Bitcoin, Gold, Yachts, and Snickers Chocolate Bars

Siamak Masnavi

On Tuesday (June 9), crypto analyst Willy Woo made a humorous attempt at explaining why Bitcoin has been a much better investment than gold over the past 10.7 years. 

Before we look at what Woo said yesterday, it is worth seeing what he said about Bitcoin, gold, and U.S. stocks a week ago.

On June 3, Woo pointed out that Bitcoin had performed better than both gold and stock -- i.e. had a better risk-adjust return (as measured by the Sharpe ratio) -- since 2014, including during the "COVID19 black swan crash":

He also noted that the huge increase in gold's Sharpe ratio since mid-2018 should have been an early signal to investors that "a reset in the long term debt cycle" was coming:

Then, yesterday, perhaps annoyed by Peter Schiff's non-stop mocking of Bitcoin (or as Woo called it, "tireless promotion of Bitcoin to his audience of gold bugs"), he published a live chart that tracks the performance of gold vs Bitcoin in the case of a $1 investment made on 6 October 2009 (the day when "Bitcoin first had a market price).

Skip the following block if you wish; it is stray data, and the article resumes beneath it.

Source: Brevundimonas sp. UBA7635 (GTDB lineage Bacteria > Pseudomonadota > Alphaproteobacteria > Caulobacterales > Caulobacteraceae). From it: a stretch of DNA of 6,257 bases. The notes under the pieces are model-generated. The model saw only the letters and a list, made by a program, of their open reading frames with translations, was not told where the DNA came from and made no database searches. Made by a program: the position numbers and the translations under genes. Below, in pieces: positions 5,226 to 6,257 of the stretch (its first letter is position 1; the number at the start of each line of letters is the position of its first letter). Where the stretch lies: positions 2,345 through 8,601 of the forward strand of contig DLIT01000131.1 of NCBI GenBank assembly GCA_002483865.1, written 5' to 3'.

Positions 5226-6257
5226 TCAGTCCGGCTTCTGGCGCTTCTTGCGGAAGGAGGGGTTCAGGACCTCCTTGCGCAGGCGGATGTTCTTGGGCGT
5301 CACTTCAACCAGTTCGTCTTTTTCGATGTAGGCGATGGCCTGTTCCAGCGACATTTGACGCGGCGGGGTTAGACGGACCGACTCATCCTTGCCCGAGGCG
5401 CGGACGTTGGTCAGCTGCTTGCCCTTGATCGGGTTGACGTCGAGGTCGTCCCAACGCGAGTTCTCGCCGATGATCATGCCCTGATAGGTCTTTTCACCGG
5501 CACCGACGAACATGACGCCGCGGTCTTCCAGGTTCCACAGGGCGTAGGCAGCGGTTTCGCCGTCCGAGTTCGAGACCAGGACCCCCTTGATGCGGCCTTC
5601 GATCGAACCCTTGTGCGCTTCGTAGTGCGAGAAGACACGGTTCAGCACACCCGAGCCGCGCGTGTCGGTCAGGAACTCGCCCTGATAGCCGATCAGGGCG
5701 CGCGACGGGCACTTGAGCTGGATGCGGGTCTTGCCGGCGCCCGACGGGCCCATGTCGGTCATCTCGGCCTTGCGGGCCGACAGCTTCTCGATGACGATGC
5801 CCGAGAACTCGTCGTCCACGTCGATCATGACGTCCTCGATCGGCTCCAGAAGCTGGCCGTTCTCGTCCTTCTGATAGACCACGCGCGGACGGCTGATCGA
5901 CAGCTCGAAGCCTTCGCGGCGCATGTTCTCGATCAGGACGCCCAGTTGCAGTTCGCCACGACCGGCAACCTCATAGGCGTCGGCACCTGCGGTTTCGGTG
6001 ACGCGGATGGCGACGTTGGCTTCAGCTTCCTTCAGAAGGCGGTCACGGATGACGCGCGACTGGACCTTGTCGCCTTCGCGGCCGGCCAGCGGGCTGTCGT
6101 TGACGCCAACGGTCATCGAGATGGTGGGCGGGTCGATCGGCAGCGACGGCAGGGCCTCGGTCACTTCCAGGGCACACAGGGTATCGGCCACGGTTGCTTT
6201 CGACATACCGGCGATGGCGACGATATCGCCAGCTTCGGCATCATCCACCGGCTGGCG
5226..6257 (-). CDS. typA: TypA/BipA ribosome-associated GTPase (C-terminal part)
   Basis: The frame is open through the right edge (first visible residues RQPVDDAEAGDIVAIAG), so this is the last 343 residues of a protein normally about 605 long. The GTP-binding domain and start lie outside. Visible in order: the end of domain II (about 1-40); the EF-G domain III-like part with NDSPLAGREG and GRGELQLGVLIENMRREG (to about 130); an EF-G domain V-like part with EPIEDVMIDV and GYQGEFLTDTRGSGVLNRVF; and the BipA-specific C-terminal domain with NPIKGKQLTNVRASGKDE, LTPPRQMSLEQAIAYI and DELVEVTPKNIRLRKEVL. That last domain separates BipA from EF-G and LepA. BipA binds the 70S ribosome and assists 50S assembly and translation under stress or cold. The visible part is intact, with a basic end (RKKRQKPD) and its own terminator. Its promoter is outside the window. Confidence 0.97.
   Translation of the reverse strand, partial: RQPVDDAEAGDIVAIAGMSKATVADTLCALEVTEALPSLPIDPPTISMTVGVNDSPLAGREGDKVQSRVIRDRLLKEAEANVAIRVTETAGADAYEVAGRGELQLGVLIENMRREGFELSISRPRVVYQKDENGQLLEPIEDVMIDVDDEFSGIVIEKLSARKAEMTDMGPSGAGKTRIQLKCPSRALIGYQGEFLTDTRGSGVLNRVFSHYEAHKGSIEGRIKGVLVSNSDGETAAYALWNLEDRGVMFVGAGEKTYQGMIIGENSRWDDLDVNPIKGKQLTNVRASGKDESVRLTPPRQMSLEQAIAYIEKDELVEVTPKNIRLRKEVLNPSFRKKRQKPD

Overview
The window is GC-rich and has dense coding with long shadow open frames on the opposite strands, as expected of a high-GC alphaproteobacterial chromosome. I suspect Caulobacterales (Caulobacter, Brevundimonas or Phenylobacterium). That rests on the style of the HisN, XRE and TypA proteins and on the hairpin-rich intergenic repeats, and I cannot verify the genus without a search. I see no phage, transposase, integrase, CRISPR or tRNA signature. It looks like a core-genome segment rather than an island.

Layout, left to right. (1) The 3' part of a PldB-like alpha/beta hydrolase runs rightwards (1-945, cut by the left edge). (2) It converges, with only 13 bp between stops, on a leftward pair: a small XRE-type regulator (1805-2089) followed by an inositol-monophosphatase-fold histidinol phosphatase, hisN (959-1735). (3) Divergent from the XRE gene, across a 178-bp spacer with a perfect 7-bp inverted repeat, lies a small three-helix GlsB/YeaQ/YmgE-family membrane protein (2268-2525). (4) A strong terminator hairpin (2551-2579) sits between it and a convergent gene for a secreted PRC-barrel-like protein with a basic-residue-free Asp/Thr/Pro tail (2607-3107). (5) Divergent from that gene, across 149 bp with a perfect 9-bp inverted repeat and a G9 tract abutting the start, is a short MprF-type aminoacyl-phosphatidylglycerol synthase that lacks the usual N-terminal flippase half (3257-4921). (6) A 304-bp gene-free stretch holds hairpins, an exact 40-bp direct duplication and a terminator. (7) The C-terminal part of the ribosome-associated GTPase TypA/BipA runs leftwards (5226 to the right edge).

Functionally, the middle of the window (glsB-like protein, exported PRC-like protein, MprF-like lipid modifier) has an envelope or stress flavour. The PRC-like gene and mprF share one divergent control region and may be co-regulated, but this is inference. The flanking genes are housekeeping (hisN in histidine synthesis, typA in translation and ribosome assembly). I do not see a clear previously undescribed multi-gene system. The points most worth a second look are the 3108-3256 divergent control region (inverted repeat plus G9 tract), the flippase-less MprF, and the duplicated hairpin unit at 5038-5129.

Woo then used a snapshot of this chart in a tweet to explain that if you had invested $1 in Bitcoin back on that date, your investment today would be worth $12.8 million, meaning that you would have enough money now to buy a nice yacht, whereas if you had invested the same $1 amount in gold, you would now have $1.66, which is how much he says it costs to buy ba Snickers chocolate bar in the U.S.:

When it comes to the Snickers chocolate bar, Woo seems to be in the right ball park since you can currently buy one of these at Walmart for $1.48:

Snickers Chocolate.png

As for yachts, Edmiston is currently selling this sweet 2018 Sunseeker yacht for around $12.3 million:

2018 Sunseeker yacht.png

10 hours later, Schiff offered this not-so-quick comeback:

Obviously, all the institutional investors who are buying Bitcoin at a record pace from Grayscale Investments do not agree with Schiff's assessment of Bitcoin:

 

Featured Image by "oreundici" via Pixabay.com